• signaltonoise 2:00 pm on September 15, 2010 Permalink | Reply
    Tags: CRM,   

    Shocker! Survey Finds Customers Prefer Help from Live Agents 

    No real surprise here, but a new J.D. Power survey confirms what many of us already suspected…customer service issues handled by a computer automated response system (ARS or IVR) on the telephone generate significantly lower customer care ratings than those handled by a live agent.

    According to the report, "[C]ustomers who speak with a live agent on the telephone provide an average index score of 127 points, which is significantly higher than the industry average of 98 points. However, customers contacting their carrier through an ARS system rate their experiences significantly lower, averaging 92 index points."

  • signaltonoise 1:58 pm on September 15, 2010 Permalink | Reply
    Tags: CRM, ,   

    E-Service Satisfaction Improving 

    The American Customer Satisfaction Index announced the results of a new consumer survey, which finds that online customers are increasingly satisfied with the level of service they’re receiving online.  In fact, according to CRM Buyer, “Customer satisfaction in the e-commerce sector continues to outpace most other sectors.”  According to the report,  the leaders in ecommerce service were BarnesandNoble.com and Amazon.com.

  • signaltonoise 1:54 pm on September 15, 2010 Permalink | Reply
    Tags: CRM, ,   

    Problems online could lead to offline abandonment 

    Internet Retailer reports today on a new survey by Gomez, Inc. that offers some alarming news for online retailers and their offline counterparts. “The correlation between an unsatisfactory online experience and potential revenue loss has never been stronger,” says William Agush, vice president of marketing at Gomez. “Now more than ever, online retailers need to focus on ensuring a consistently superior web experience that will drive sales and brand loyalty or risk losing the customer to a competitor.”

    Ultimately, what the consumer remembers is not whether or not they had a good experience on your website, but whether or not they had a good experience with your brand.  That puts a lot of pressure on online marketers who are increasingly tasked with creating a good first impression for ALL potential customers, not just those that are more likely to buy online.  

    The article points out, “E-retailers will leave millions of dollars on the table this holiday season unless they dramatically improve their customers’ online experiences…And poor online performance leads consumers not only to abandon purchases but also to abandon the retailer, both online and in store, the surveys found.”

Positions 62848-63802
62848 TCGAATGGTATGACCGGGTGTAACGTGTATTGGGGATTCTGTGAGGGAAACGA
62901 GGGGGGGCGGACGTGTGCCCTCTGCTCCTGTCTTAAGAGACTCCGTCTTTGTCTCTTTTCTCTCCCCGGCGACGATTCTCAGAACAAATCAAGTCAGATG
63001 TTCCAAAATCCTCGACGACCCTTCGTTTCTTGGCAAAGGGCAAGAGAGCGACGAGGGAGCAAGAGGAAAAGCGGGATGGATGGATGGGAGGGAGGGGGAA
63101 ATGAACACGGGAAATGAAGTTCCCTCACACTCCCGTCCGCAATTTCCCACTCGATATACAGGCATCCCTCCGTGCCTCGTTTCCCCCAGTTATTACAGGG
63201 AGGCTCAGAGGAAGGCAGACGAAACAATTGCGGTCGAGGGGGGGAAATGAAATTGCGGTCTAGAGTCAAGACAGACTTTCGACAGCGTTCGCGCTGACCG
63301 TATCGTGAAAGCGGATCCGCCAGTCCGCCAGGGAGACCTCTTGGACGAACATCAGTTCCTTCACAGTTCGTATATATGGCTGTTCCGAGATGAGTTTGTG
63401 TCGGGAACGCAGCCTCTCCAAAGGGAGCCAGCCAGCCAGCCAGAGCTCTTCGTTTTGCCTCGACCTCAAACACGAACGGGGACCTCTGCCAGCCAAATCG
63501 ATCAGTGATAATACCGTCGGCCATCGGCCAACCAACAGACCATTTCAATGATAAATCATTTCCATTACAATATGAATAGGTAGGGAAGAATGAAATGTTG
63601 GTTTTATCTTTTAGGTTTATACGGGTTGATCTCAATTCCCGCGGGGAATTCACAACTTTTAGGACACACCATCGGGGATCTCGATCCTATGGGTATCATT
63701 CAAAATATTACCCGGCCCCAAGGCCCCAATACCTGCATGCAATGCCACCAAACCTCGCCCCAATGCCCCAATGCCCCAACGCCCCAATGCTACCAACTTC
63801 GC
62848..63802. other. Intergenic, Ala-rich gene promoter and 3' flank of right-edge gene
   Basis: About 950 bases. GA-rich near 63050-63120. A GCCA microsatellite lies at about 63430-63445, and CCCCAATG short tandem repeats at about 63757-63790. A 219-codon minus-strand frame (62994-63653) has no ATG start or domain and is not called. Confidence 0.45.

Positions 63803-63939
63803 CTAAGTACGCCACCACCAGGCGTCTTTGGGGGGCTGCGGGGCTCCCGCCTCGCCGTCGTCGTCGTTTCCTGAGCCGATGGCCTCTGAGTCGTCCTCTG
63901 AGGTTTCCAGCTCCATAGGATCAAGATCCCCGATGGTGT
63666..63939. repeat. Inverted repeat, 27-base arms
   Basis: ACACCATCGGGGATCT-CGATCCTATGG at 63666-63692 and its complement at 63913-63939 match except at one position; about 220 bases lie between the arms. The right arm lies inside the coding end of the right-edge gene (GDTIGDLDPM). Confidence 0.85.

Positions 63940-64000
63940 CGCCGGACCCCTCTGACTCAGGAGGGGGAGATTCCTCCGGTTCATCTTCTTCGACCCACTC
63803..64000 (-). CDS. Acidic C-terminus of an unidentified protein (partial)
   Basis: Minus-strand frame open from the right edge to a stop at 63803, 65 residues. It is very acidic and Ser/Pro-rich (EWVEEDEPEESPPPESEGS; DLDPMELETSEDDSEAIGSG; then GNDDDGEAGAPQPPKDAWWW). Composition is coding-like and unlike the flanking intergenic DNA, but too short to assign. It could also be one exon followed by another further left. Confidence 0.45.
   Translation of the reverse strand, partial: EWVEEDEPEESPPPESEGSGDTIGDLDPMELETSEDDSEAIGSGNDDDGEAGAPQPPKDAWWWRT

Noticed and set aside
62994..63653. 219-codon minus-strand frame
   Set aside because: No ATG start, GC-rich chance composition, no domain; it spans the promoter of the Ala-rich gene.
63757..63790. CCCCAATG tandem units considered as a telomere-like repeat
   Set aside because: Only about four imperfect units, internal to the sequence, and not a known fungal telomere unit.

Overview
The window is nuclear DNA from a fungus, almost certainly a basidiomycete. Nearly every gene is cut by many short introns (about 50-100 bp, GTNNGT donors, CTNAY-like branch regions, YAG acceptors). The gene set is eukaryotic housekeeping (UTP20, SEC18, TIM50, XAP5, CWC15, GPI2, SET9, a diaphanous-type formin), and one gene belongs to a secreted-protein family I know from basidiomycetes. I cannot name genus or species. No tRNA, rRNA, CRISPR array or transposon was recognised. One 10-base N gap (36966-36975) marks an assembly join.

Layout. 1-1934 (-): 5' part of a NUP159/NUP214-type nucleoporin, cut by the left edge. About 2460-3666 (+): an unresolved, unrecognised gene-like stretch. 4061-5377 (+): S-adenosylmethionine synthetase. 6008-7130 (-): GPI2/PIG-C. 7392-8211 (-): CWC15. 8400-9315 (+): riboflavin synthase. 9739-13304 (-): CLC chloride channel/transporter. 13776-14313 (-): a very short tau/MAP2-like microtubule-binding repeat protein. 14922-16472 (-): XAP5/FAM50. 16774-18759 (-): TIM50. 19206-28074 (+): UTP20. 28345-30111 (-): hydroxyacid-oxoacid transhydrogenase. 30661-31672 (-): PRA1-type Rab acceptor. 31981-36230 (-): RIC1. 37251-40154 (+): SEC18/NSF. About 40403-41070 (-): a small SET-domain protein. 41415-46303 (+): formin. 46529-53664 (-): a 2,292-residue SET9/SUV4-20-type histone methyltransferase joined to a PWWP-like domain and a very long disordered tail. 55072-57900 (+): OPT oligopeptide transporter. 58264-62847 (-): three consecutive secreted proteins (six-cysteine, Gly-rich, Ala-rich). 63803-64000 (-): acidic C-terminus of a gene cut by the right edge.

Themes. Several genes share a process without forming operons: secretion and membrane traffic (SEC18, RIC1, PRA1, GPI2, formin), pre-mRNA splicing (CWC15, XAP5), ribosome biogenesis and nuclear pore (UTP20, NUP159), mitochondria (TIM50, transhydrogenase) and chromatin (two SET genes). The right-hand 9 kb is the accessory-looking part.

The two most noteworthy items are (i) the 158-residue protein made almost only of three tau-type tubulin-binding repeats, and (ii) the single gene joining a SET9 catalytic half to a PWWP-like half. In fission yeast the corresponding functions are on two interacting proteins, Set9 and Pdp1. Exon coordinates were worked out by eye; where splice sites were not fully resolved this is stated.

How do you improve online customer experience? Recently, the Service & Support Professionals Association (SSPA), the largest and most influential association for technology services and support professionals, evaluated technology vendors to distinguish achievement in improving the way companies provide service and support to their customers, a part of the e-commerce lifecycle that has a direct effect on customer conversion rates and overall consumer loyalty.  

  • signaltonoise 1:23 pm on September 15, 2010 Permalink | Reply
    Tags: CRM,   

    Sometimes More is Less 

    The Consumerist reminds us today of just how smothering companies can get when they abuse their email privileges with customers.  They point out this web comic by Brad Colbow that walks us through several stages of email frustration.

    Email Frustration

    Sometimes, in all the excitement of having a prospect opt-in to receiving communications, organizations can get a little carried away by OVER sending information.  Whether it’s event reminders, registration confirmations, invitations to visit their new social network…colleges and universities have also been known to smother their prospects with too many emails.

    Automating communications – while certainly efficient – can be dangerous if you’re not careful.  In the case of Brad’s cartoon, the poor soul didn’t even leave his computer before he was bombarded with messages.  It may seem like the stuff of cartoons, but this does happen in real life too.  This is why email marketers are always asking themselves, “How frequently should I send emails to customers?”

    And just as there’s no set answer to the “best time of day/week” to send email question, the ideal frequency will vary as well.  But marketers across a number of industries have found that, generally, sending a low volume of triggered emails can have high returns.

    The key (as always) is to keep things relevant and direct.  Avoid all the noise of sending too many confirmation emails or too many follow up emails.  After all, if they ignored your first few emails, what are the chances they’ll read your next (almost) identical email?